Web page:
It is illegal in every state to operate a vehicle while under the influence of drugs. This does not just mean it is illegal to operate a vehicle while impaired by illegal drugs, but it also includes those for which you have a valid prescription or even those sold over the counter. If you are impaired by a substance, you are putting yourself and everyone else on the road at risk. That is why it is illegal. It is time to have a frank discussion about driving under the influence of drugs, the danger it poses, and the misconceptions that seem to follow this topic.
Driving Under the Influence of Drugs
Because drugs can have a variety of side effects, each drug can pose different dangers should a person under the influence of the substance choose to get behind the wheel of a vehicle. For instance, some prescription and over-the-counter medications can cause extreme dizziness or drowsiness in a person. Reviewing warning labels on the packages of these medications will even state that operating heavy machinery, including driving, should be avoided after use. Cocaine and methamphetamines have been found to make drivers more aggressive and reckless in their actions and maneuvers.
One of the biggest dangers comes from the lack of awareness a person can have regarding the impact a drug is having on them. It is a dangerous truth that impaired drivers are unable to accurately assess their level of impairment. To help keep everyone safe, the National Highway Traffic Safety Administration (NHTSA) recommends living by the standard that if you feel different, you drive differently and should, therefore, avoid driving until you return to a more normal state of feeling.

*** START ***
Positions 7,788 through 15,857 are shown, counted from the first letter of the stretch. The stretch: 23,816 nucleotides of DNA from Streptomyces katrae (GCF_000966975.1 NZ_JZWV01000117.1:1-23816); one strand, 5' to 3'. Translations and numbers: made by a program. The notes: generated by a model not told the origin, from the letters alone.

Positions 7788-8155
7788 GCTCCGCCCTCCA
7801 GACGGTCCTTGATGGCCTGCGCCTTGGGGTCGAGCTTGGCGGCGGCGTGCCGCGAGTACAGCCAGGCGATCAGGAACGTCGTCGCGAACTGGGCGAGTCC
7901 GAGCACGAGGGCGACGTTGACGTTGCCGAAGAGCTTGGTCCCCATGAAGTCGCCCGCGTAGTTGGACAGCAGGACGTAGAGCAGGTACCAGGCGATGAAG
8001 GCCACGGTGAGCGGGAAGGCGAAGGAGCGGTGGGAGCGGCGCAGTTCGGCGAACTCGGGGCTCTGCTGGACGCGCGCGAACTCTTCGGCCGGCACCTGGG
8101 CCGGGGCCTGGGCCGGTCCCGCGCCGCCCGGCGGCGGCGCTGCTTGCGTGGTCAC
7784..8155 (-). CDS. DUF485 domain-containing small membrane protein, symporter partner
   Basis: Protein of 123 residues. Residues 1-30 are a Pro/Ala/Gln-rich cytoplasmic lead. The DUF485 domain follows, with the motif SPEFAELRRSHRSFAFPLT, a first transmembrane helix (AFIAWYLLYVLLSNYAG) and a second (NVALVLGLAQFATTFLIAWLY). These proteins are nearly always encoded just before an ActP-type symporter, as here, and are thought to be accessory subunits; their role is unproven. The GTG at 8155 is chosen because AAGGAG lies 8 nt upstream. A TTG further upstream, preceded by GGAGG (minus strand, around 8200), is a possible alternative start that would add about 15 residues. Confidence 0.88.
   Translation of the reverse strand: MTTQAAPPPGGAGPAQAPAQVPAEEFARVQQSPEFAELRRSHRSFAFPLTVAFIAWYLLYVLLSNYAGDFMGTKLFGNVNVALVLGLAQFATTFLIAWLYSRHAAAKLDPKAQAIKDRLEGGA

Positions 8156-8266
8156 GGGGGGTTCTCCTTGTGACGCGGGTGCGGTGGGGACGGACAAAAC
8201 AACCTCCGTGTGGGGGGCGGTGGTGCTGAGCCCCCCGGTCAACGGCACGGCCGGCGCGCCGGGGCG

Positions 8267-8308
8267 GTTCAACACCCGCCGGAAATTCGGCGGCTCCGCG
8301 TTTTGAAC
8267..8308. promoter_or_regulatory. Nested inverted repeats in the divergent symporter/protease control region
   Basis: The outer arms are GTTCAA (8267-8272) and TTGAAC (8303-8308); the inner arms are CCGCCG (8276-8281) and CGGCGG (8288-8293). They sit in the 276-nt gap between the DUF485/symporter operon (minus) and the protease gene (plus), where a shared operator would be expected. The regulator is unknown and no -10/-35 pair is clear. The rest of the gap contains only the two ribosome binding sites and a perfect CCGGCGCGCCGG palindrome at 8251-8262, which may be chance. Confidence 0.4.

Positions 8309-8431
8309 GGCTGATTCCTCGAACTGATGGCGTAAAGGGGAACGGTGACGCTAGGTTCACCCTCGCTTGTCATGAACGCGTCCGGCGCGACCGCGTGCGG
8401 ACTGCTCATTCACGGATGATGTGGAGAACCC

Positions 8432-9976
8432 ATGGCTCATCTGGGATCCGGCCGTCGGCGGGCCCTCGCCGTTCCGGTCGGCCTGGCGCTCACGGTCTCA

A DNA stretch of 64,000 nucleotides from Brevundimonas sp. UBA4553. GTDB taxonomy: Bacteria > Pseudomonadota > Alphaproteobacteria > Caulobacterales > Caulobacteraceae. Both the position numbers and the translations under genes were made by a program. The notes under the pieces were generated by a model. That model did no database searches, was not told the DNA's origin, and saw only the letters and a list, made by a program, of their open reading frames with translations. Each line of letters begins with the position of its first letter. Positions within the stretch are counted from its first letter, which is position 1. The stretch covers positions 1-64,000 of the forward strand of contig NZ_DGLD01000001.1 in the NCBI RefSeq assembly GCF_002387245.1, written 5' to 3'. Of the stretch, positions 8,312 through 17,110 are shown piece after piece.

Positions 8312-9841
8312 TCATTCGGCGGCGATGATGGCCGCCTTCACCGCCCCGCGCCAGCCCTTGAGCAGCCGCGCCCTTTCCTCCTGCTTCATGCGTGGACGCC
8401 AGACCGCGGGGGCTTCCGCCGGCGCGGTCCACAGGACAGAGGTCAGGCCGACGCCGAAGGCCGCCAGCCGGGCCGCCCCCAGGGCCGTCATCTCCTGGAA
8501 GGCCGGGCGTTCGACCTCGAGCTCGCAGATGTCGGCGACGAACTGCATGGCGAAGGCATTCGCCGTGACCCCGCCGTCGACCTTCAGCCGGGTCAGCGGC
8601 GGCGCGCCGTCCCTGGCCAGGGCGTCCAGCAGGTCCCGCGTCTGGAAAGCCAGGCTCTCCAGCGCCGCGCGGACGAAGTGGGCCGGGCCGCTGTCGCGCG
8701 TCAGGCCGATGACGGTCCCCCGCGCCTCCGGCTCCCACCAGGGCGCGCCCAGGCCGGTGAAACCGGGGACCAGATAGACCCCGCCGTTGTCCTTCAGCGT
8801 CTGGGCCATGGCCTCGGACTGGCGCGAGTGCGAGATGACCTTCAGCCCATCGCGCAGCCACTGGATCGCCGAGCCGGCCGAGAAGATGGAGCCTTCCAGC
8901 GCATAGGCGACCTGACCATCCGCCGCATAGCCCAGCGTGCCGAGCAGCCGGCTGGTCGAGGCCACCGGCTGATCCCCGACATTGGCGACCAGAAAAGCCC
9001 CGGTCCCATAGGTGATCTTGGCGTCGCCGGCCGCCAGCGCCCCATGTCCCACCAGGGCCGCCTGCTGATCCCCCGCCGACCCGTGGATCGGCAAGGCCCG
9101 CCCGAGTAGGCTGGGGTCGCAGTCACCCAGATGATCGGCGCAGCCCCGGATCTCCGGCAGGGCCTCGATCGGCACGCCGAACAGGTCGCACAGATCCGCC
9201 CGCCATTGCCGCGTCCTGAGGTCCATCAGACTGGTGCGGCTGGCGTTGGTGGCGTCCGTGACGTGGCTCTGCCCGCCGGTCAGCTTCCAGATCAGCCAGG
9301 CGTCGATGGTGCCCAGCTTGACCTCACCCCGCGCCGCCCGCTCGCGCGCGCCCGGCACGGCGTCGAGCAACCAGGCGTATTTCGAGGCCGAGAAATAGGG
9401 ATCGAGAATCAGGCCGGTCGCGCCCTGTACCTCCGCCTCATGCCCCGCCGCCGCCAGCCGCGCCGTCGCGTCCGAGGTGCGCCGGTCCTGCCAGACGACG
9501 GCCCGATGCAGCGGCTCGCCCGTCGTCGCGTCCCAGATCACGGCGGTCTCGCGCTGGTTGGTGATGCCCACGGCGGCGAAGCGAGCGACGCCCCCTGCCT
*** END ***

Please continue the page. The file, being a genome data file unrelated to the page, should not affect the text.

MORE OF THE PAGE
We want to emphasize the point that even the use of legal drugs can still be illegal if it impairs your ability to drive safely and can still put yourself and others at risk should you choose to drive while under the influence. That means, despite marijuana being legalized in more and more states, driving while impaired by marijuana use is still illegal and still a risky driving behavior. Despite the seemingly persistent rumors that marijuana can make a person a better driver, several scientific studies reveal that this could not be further from the truth. Marijuana can impair motor skills and lane tracking as well as other cognitive functions.
The NHTSA reports that, between October and December of 2020, 56% of drivers who were involved in serious injury or fatal crashes tested positive for at least one drug. Help save lives and make the choice to avoid driving after drug use of any kind. Should use of a vehicle after drug use be unavoidable, find someone else to drive. Intervene when others attempt to operate a vehicle under the influence of drugs or alcohol and always remember to wear a seatbelt.
Philadelphia Personal Injury Attorneys
Have you or a loved one been injured by an impaired driver? The team of dedicated personal injury attorneys at Cooper, Schall & Levy are here to fight for you and your right to full and fair compensation. Contact us today.